I’m kind of surprised about the whole extra discrimination against the guys thing. Maybe it’s because hetero displays of affection between women are so strong in china – you will regularly see two female friends holding hands and nobody thinks anything of it, which means if you’re holding hands with your girlfriend, nobody really realizes you’re not straight. So it’s easier to “hide” in a way.

    • I love languages. And your linguistic insight is the first time I’ve ever thought of the Chinese language as “adorable”. I mean, “tong ai ren” is quite possibly the most adorable translation I’ve heard in a very very long time.

    • i thought the term was ‘tongzhi’ which translates to ‘comrade’ and was actually originally a soviet word? actually it might be the same thing:

      tong – same
      zhi – goal/spirit/orientation (not sure if this part is right?)

      i did some research on this for a class a while ago and i think it’s really interesting because ‘comrade’ is this super important word that chinese gays are using to try and show how they fit in with “regular” society, while westerners appropriate a formerly derogatory label (‘queer’). i actually think it says a lot about chinese and western culture.

      i agree that most people who are arrested in china are treated this way as well, so this isn’t abnormal, but no less disturbing. i feel like this is part of china’s larger crackdown on dissent, and they’re just being really strict.

  2. “Tongzhi” is the slang word. The English equivalent of “tongzhi” would be “gay”, whereas the English equivalent of “tong ai ren” is “homosexual” (not in a negative connotation sense the way NOM & cronies use it; just as a more technical term).

    • I’ve only really heard tongzhi/comrade be used as a slang word for being gay in Taiwan. I thought it might have been them taking the piss out of Communist China.

      I’ve never heard “tong ai ren” be used as homosexual in either country, instead I learnt it as “tong xing lian” which literally translates to “same sex loving”.

      As far as I know, Autostraddle is not blocked by the Great Firewall of China since it doesn’t have a blogging site url.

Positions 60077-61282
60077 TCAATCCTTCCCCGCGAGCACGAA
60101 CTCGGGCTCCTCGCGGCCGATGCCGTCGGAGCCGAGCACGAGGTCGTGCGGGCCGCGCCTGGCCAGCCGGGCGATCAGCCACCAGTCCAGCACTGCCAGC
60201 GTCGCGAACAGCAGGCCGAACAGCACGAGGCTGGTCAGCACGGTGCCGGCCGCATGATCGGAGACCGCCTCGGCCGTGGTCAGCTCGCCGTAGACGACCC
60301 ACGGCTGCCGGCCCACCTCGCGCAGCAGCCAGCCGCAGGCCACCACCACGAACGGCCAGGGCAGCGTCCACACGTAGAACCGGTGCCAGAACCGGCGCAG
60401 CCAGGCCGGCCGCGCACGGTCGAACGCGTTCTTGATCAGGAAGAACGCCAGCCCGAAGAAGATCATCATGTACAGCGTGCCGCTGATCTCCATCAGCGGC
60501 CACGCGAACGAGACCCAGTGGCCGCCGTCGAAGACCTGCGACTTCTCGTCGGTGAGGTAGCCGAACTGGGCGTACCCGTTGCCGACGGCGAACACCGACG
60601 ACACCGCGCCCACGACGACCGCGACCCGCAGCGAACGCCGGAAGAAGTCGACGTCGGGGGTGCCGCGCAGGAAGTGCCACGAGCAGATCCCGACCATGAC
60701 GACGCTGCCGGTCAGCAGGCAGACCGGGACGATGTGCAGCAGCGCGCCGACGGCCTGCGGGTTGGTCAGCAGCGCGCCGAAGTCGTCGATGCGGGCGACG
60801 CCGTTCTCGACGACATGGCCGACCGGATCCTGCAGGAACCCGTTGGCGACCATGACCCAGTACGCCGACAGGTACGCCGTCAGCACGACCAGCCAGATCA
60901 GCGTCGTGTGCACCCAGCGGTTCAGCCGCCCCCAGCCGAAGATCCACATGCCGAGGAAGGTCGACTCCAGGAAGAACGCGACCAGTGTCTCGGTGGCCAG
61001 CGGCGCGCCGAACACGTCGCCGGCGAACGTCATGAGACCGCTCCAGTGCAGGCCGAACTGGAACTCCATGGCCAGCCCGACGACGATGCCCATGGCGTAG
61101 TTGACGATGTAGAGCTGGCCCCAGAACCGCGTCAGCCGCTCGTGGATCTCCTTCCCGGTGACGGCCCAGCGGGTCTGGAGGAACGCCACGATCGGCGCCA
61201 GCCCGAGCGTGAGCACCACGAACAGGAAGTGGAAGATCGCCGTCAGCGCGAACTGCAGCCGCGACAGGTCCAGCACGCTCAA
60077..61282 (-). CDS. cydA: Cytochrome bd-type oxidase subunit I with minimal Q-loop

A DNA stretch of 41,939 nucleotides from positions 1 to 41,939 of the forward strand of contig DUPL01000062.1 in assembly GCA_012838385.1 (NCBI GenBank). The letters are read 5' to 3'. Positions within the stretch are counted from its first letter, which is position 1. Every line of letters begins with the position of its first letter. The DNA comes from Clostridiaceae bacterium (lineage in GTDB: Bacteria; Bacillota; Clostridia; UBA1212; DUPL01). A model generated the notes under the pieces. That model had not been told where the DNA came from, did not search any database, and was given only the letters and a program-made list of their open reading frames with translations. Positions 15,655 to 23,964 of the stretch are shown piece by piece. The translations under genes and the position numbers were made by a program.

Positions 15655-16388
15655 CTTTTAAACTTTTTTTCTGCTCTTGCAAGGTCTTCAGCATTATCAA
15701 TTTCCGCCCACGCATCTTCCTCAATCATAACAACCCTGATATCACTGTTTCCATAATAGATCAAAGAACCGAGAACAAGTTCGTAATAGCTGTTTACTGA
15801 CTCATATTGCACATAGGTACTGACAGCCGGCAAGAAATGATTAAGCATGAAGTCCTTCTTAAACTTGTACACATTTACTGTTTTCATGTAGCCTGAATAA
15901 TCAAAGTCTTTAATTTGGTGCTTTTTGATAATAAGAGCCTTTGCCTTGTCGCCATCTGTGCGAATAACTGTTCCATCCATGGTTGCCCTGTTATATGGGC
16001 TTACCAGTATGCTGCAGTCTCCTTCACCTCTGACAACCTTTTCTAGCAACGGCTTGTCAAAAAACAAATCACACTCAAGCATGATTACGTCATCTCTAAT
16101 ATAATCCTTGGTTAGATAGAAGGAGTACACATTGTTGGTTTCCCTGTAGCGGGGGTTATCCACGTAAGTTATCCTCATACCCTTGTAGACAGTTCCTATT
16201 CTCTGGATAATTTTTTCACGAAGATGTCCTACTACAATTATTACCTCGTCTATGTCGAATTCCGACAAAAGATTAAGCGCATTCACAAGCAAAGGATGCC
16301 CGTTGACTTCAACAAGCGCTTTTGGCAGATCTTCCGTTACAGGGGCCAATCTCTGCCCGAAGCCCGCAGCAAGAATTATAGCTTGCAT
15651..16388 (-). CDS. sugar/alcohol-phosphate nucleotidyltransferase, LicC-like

I also agree with Zen about how authorities are usually extra discriminatory against gay men because it is so common to see women being affectionate with each other. Men can be effeminate, but they can’t be showing affectionate behaviour with each other in public. Chinese culture is weird like that.

      • yeah i agree. I’ve never heard of “tong ai ren”.

        like you i first heard of “tong chi”/ comrade (i’ve also heard “nu tong chi” for lesbians) in Taiwan. and the official term i know of is also “tong xing lian”.

      • Maybe it was just a local term? I mentioned my GBF to my cousins and they were like, “tong ai ren?” so I went with it. Maybe it’s an outdated term too? For reference, that was Sichuan (or Szechuan for people who eat american chinese food)

        Yeah, I saw so many ladies holding hands and got super excited until I realized it wasn’t what I thought it was haha

        • I forgot to add – one thing I find BEYOND fascinating is the yaoi fangirl dealio that’s so prevalent in Asia, even in China. As in hetero girls get wet for guys making out with each other. It’s become such a popular culture thing! One music company – SM, who owns the boyband Super Junior, actually *makes* them make out during performances. And then the girls go wild. Considering the culture, it’s just the oddest fanservice ever.

          • I’ve heard of yaoi. Didn’t pay much attention to it because it seemed to be associated with fan-fic. Which I hate. But you make it sound kinda sweet. It’s kinda strange, over in the Western world guys are all over girls making out, but over in Asia it’s the girls going crazy over guys making out.

  3. It also might be helpful to consider the way social society in China is organized and has changed since as recently as 2000. I have lived intermittently in China for nearly 25 years and the changes are very dramatic. When people discuss the rapid transition for gay people and rights in China you have to see that as a trend moving along with a general change in Chinese attitudes.